Development of a robust method of allocation concealment requires thought and effort. In addition to the demands of day-to-day medicine which frequently trump the desire to maintain good research methodology, one must also contend with human nature and the natural inclination of some to decipher the concealed allocation for curiosity's sake alone.

When designing a trial, use of additional elements to ensure that your concealment is tamper-proof is advised [Table 6].15

Table 6

Performance bias and detection bias

Performance bias arises when the treatment assignment is known to patients or caregivers, and detection bias arises when outcome assessors or data analysts are similarly aware. They will be considered together since the solution for both is the same. Blinding is the process of ensuring that such parties are kept unaware of whether patients have been assigned to a treatment or a control group. Without blinding securely in place, an RCT is vulnerable to bias from a number of sources [Table 7].16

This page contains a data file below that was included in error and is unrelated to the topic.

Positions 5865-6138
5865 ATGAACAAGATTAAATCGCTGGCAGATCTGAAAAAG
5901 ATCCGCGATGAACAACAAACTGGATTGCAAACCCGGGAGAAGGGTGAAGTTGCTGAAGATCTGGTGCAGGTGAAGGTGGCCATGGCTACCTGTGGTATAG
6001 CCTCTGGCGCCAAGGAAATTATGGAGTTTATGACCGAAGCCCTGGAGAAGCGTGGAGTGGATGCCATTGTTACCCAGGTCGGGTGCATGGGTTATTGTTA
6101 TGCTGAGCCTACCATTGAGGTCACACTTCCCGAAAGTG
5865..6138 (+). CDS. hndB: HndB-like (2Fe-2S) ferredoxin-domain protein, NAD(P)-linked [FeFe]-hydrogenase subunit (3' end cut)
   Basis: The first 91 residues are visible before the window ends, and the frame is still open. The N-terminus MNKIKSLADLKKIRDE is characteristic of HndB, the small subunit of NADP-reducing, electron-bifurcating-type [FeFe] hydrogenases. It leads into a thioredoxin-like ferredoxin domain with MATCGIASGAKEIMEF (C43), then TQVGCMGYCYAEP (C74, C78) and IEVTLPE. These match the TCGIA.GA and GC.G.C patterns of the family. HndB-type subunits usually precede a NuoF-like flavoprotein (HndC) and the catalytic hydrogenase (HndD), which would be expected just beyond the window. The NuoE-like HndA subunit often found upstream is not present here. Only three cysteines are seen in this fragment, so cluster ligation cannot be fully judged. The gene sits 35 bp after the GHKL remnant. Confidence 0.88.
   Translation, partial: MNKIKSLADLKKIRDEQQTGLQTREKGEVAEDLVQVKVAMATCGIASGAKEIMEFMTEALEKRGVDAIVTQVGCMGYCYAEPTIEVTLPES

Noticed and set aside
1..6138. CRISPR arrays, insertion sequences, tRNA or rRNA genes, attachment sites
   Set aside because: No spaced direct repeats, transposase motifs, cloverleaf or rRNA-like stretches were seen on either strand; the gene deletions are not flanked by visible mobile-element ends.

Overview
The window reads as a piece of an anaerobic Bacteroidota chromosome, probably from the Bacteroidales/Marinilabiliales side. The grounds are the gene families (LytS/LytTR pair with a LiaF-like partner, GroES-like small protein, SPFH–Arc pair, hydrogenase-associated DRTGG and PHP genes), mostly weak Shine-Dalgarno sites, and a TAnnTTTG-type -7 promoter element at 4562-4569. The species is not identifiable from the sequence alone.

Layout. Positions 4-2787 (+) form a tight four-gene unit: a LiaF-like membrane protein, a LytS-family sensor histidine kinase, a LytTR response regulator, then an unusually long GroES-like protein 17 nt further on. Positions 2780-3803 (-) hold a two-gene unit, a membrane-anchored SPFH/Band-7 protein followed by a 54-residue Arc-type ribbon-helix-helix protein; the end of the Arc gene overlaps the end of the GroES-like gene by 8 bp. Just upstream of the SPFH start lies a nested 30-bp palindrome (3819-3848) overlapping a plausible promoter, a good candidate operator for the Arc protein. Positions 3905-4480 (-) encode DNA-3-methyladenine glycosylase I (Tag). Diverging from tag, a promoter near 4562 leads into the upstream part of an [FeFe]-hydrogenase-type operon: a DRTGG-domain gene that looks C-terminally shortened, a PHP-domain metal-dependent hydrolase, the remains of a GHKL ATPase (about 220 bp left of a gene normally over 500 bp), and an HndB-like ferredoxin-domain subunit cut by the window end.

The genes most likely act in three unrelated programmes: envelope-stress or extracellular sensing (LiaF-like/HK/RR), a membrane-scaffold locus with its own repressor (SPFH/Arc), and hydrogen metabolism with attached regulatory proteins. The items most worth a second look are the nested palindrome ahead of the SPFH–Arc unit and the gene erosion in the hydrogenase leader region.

Table 7

The importance of blinding to preventing personal bias from clouding judgment is especially important when assessing subjective outcomes. One study has shown that nonblinded assessors were more likely to see the benefit of an intervention than blinded assessors.17 Blinding of certain parties may be impossible in some trials. As an example, it may not be possible to blind caregivers or outcome assessors in surgical trials. The absence of blinding does not preclude the ability to create a methodologically strong RCT. As an example, use of objective outcome measures or assessment by a third party not involved with the RCT are viable methods to avoid bias when blinding of outcome assessors is not possible. Sometimes the administration of a noneffective treatment can have a positive effect on outcomes because the patient believes it will work. This phenomenon is known as the placebo effect. Aside from helping to compensate for the placebo effect, use of a placebo in the control group is an important aspect of blinding. Patients and physicians would quickly discern allocation assignments if the treatment between comparison groups was readily observed to be different. Whenever possible, an inert, but otherwise identical placebo should be used.

Attrition bias